Fitness workers assist, instruct, or coach different individuals and groups in a variety of fitness activities. These workers usually specialize in one or two areas such as weightlifting, yoga, aerobics, and karate. Their specific duties depend on their specific job title. Fitness trainers assist clients in making and reaching their individual fitness goals. They demonstrate exercise techniques for the client and then assist the client in mastering those techniques. They often maintain detailed records of their clients’ exercise sessions so that they are able to gauge progress.
Personal trainers work exclusively with one client at a time, usually in a gym or at their home. Aerobics instructors lead group exercises that may include aerobic exercising, stretching, and muscle conditioning. Fitness directors manage the overall operation of fitness programs of health clubs or fitness centers. They develop and maintain programs that enhance the experience of the facility’s members.
Important qualities for fitness workers to possess include physical fitness and excellent mental health. They should have outgoing personalities. They should be adept at motivating people and at holding a group’s interest in an activity. They need to be sensitive to the various needs of a diverse population of people.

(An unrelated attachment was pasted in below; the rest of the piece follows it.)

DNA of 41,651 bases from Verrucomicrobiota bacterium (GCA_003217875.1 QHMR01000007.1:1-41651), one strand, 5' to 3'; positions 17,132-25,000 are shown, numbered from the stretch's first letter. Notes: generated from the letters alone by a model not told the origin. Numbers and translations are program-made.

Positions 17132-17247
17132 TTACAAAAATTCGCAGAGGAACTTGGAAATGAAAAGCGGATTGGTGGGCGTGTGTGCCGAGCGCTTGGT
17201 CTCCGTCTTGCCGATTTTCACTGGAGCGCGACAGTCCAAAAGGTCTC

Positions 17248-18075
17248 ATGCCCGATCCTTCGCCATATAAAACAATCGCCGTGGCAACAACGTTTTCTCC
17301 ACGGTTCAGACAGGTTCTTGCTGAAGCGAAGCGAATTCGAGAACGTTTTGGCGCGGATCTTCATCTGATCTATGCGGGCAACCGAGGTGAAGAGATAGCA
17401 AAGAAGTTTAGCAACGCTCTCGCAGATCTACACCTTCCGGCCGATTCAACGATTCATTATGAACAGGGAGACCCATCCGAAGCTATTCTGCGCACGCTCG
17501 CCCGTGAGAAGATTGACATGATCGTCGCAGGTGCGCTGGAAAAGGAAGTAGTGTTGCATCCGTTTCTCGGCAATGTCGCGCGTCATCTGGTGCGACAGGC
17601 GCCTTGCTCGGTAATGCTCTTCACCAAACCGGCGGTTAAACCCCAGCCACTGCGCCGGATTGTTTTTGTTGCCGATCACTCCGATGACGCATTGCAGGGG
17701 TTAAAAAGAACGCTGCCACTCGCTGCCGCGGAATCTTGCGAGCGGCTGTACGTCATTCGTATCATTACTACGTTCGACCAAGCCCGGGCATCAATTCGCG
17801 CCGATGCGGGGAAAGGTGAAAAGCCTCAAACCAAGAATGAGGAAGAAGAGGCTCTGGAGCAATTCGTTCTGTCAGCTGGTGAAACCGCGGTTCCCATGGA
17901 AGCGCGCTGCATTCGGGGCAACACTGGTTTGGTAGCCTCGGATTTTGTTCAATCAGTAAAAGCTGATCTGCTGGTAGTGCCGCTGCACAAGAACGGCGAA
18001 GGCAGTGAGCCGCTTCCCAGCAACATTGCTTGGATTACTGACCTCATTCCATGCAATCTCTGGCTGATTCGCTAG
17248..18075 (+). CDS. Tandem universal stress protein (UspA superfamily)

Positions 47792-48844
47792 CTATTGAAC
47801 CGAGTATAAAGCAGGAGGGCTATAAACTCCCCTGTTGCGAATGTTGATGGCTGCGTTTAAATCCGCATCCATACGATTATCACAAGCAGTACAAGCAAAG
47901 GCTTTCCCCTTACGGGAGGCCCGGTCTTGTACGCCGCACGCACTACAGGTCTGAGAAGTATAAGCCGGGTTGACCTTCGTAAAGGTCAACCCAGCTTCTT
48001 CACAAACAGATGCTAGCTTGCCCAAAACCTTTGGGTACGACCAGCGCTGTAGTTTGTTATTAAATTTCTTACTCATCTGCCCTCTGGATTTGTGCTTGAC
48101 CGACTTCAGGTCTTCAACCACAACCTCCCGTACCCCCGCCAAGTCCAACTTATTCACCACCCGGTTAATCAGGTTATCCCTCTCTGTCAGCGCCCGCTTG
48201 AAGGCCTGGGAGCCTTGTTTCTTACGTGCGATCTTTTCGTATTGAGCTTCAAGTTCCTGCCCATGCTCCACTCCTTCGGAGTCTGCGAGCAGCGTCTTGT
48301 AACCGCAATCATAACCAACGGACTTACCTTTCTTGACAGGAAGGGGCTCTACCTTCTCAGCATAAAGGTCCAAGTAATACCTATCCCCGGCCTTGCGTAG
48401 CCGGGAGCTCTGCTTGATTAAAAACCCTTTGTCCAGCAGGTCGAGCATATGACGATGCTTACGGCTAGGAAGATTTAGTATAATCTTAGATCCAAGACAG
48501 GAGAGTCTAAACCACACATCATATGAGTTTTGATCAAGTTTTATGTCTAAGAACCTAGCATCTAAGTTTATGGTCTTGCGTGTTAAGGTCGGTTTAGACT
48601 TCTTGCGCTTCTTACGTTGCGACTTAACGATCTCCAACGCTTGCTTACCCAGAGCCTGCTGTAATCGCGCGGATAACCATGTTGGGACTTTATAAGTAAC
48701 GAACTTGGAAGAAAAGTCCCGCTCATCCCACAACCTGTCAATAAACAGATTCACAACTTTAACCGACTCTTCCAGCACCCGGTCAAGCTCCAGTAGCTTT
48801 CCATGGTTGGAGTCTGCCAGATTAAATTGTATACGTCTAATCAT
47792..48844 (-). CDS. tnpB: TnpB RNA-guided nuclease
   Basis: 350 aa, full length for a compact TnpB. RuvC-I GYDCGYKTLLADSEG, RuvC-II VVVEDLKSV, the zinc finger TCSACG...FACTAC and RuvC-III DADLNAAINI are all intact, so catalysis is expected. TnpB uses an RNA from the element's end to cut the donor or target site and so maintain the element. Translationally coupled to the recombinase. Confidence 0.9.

In 2002, fitness workers earned a median hourly wage of $11.51. The following shows the median hourly wages in the industries employing the highest numbers of fitness workers:
- Other amusement and recreation industries — $13.81
- Civic and social organizations — $9.24
- Other schools and instruction — $8.93
Training and Education
Training and educational requirements for fitness worker positions vary greatly from job to job. Certification in a specialized field of fitness is often required. Such fields include personal training, weight training, and aerobics. Certification usually lasts two years and then workers are required to become recertified by attending continuing education classes. Most workers must have a cardiopulmonary resuscitation (CPR) certification and some are required to have a first aid certificate.
Many employers now require their employees to hold a bachelor’s degree in an area such as exercise science or physical education. Some employers allow workers to substitute a college degree for certification. In order for workers to advance to managerial positions in a health or fitness club, they usually need to have a bachelor’s degree, and sometimes a master’s degree, along with work experience. Many workers have their own businesses as personal trainers in addition to their job in a health club or gym. Some even open their own fitness centers.
In 2002, fitness workers held about 285,00 jobs. Almost all worked in physical fitness facilities.
Between 2002 and 2012, employment of fitness workers is expected to increase much faster than the average. More people are expected to spend time and money on recreation and leisure services. A rising interest in personal training, aerobics instruction, and other fitness activities will add to the demand for these workers. Opportunities will be best for those with a combination of job experience and formal training, particularly bachelor’s and master’s degrees.
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